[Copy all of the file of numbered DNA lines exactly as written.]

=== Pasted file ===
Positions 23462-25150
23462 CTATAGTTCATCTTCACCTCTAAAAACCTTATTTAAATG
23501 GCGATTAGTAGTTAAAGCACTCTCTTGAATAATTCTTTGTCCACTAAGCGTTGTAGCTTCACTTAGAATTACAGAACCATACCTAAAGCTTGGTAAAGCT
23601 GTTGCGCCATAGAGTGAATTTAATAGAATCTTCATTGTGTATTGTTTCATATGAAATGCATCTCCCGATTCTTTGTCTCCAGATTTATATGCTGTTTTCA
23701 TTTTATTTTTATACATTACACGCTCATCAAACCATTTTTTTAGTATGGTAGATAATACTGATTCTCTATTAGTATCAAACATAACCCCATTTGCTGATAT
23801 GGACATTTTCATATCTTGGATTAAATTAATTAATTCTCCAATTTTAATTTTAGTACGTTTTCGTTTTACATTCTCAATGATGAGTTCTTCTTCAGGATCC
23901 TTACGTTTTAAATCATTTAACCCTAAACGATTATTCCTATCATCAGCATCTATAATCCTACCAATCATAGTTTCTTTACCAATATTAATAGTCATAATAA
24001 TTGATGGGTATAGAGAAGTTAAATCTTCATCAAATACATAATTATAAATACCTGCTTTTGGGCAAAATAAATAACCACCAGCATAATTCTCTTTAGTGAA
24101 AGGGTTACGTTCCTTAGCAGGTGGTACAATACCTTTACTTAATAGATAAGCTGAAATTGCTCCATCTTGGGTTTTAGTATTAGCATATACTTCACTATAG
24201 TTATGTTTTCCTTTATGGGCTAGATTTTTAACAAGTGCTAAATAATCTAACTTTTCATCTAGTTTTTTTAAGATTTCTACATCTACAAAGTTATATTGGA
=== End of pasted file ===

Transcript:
Positions 23462-25150
23462 CTATAGTTCATCTTCACCTCTAAAAACCTTATTTAAATG
23501 GCGATTAGTAGTTAAAGCACTCTCTTGAATAATTCTTTGTCCACTAAGCGTTGTAGCTTCACTTAGAATTACAGAACCATACCTAAAGCTTGGTAAAGCT
23601 GTTGCGCCATAGAGTGAATTTAATAGAATCTTCATTGTGTATTGTTTCATATGAAATGCATCTCCCGATTCTTTGTCTCCAGATTTATATGCTGTTTTCA
23701 TTTTATTTTTATACATTACACGCTCATCAAACCATTTTTTTAGTATGGTAGATAATACTGATTCTCTATTAGTATCAAACATAACCCCATTTGCTGATAT
23801 GGACATTTTCATATCTTGGATTAAATTAATTAATTCTCCAATTTTAATTTTAGTACGTTTTCGTTTTACATTCTCAATGATGAGTTCTTCTTCAGGATCC
23901 TTACGTTTTAAATCATTTAACCCTAAACGATTATTCCTATCATCAGCATCTATAATCCTACCAATCATAGTTTCTTTACCAATATTAATAGTCATAATAA
24001 TTGATGGGTATAGAGAAGTTAAATCTTCATCAAATACATAATTATAAATACCTGCTTTTGGGCAAAATAAATAACCACCAGCATAATTCTCTTTAGTGAA
24101 AGGGTTACGTTCCTTAGCAGGTGGTACAATACCTTTACTTAATAGATAAGCTGAAATTGCTCCATCTTGGGTTTTAGTATTAGCATATACTTCACTATAG
24201 TTATGTTTTCCTTTATGGGCTAGATTTTTAACAAGTGCTAAATAATCTAACTTTTCATCTAGTTTTTTTAAGATTTCTACATCTACAAAGTTATATTGGA